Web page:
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Devon Beach Guide

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The Beach Hut, Yealmpton
The Beach Hut, Yealmpton
The Beach Hut, Yealmpton





Devon offers Beach-goers two spectacular coastlines in the North and South of the county. The North Coast runs from Lynton to Hartland, with renowned beaches such as Woolacombe and Westward Ho! The South Coast encompasses the “English Riviera”, with Torquay and Paignton popular tourist spots as well as the South Devon Area of Outstanding Natural Beauty.  


2020 marked the 400th anniversary of the sailing of the Mayflower which set off across the Atlantic from Plymouth on the historic journey to the New World.  Estimates say that 35 million Americans are descended from the surviving passengers.  

Plymouth, with its beautiful waterside location, has all the entertainment and buzz that you’d expect from a city and, aside from the Mayflower, is also known for its maritime connections to Sir Francis Drake and Sir Walter Raleigh.  

Between Plymouth and Seaton you will find 120 miles of beautiful South Devon coastline where rolling green hills meet pretty seashores of hidden coves, rock pools and cliffs.  There is also an area of Jurassic Coast from Exmouth heading east into Dorset - this diverse and beautiful landscape is a UNESCO World Heritage site with scientifically important geology.  Just in case you’re still not impressed, the South Devon coast also has two Areas of Outstanding Natural Beauty!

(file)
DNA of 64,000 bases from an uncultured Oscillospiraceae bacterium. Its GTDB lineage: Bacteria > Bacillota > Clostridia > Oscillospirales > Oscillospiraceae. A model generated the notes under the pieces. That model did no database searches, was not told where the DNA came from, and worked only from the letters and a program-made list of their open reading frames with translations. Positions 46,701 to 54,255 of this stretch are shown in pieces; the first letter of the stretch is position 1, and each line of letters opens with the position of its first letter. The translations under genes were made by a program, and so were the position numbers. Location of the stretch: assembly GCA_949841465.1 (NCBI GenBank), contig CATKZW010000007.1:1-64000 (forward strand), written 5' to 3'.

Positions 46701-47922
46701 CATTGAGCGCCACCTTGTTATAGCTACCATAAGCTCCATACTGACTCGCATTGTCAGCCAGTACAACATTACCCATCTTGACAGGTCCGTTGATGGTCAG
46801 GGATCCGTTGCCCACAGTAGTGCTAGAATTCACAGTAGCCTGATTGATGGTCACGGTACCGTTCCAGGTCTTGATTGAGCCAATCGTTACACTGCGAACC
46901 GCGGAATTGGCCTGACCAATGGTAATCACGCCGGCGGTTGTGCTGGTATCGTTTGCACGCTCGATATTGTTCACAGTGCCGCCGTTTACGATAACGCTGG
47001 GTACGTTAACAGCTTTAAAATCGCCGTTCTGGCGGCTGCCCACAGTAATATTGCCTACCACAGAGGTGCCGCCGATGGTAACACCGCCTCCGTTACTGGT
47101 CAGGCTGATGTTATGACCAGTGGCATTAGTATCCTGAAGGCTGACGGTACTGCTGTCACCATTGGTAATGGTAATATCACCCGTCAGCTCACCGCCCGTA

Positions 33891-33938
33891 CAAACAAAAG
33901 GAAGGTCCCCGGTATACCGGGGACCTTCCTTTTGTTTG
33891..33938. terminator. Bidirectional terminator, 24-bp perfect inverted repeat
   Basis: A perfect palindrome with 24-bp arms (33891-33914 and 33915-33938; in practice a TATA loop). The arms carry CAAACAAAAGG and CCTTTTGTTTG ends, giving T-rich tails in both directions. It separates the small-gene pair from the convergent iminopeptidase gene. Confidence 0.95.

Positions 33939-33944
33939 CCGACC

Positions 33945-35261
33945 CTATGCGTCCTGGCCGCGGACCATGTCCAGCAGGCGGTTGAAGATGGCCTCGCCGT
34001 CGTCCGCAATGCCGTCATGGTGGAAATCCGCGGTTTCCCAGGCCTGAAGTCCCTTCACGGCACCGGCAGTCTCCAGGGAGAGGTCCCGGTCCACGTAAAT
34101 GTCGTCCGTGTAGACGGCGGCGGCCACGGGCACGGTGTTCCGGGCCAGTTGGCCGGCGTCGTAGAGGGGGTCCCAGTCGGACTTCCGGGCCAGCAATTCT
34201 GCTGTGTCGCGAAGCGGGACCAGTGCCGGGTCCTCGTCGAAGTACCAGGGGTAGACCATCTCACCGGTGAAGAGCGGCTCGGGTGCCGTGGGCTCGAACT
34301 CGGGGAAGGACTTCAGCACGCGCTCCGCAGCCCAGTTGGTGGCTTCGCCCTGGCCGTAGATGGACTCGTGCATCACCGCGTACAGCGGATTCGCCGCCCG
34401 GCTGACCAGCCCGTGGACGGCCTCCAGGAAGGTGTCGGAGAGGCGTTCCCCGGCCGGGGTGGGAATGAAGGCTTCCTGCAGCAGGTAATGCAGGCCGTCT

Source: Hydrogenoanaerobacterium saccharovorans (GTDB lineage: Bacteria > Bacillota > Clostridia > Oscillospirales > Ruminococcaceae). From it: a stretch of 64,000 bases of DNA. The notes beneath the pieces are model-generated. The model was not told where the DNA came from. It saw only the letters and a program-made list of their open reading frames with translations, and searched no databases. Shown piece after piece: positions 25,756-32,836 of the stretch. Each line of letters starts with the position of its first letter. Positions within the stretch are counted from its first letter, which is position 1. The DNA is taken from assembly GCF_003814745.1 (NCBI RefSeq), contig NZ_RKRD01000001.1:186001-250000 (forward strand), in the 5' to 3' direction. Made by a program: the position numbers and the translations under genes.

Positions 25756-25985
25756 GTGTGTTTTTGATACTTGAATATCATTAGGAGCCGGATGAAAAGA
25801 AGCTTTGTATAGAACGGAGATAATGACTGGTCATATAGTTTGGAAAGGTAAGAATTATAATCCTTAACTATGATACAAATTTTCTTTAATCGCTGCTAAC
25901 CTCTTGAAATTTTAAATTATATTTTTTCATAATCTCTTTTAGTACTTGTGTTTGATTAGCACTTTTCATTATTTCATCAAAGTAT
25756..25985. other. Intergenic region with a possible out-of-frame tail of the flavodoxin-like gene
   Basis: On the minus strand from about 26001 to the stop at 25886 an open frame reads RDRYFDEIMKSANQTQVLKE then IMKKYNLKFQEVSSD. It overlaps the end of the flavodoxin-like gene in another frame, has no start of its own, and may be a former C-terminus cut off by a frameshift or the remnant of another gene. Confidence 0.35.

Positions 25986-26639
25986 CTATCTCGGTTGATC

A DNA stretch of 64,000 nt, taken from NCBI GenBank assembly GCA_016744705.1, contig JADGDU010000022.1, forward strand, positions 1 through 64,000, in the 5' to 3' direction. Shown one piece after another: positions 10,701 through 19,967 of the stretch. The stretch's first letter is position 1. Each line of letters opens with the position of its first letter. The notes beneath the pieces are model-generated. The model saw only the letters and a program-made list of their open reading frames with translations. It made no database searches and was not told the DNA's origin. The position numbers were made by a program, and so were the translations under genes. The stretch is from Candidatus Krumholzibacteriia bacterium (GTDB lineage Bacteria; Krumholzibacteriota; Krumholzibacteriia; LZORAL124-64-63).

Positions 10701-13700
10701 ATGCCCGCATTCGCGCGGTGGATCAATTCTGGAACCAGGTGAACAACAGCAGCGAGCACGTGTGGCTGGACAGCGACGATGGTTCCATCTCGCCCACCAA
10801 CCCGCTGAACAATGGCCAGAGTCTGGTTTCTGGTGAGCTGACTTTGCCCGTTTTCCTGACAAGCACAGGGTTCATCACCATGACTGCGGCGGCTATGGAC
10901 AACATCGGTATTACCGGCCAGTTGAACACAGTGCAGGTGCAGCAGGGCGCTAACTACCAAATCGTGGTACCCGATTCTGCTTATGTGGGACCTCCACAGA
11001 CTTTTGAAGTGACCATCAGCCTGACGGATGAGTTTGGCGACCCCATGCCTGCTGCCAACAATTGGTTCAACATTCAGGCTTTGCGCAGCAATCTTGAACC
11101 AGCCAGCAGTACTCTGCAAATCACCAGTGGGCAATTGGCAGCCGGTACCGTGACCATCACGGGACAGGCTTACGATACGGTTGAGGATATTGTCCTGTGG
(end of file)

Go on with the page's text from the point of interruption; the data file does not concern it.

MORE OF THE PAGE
‘Visit Devon' states on their website that “the south east coast from Salcombe to Exmouth is one of the sunniest parts of the UK” and beach lovers will find South Devon beach huts at many of the much loved seaside resorts along this stretch of coast. 

The Victorian resort of Sidmouth, the seaside town of Seaton and the village of Beer on the Jurassic East Devon coast are also popular with families.  


If you don’t like heights then Great Hangman is not the place for you!  Located near Combe Martin, this is the tallest sea cliff on mainland Britain - soaring to a dramatic 250m in height, they form part of the beautiful Exmoor National Park. 

As well as National Park status, North Devon also boasts an Area of Outstanding Natural Beauty which covers most of the unspoilt coastline and there is also a long stretch of Heritage Coast. The stunning seashore scenery is a mixture of wild cliffs, sand dunes, rocky coves, shingle and pebbles ... and, for beach lovers looking for a North Devon beach hut, vast expanses of beautiful golden sands! 

In fact North Devon has sand aplenty - Braunton Burrows, near Saunton Sands, is an area of sand dunes covering nearly 2,500 acres (imagine 1,000 football pitches!) and is one of the biggest sand dune systems in Britain.  

If a surfboard is more your thing, then you’ll know that North Devon is the UK’s surf capital with world-famous Croyde Bay being a favourite spot with experienced surfers.  

The vibrant seaside resort of Woolacombe and nearby Saunton Sands are two of the best beaches in the west country, often winning awards for their pristine sands and water quality.  Ilfracombe with its little harbour claims to be the gastronomic hot spot of North Devon - so foodies take note! 

The picturesque coastal village of Westward Ho! has another beautiful sandy beach backed by pebbles and is a firm favourite with families.


  • Surfers paradise - beaches to suit beginners and more advanced
  • Great for watersports
  • Awards for it’s water and beach quality


  • Road network not so good
  • Some beaches in the South are pebble/shingle
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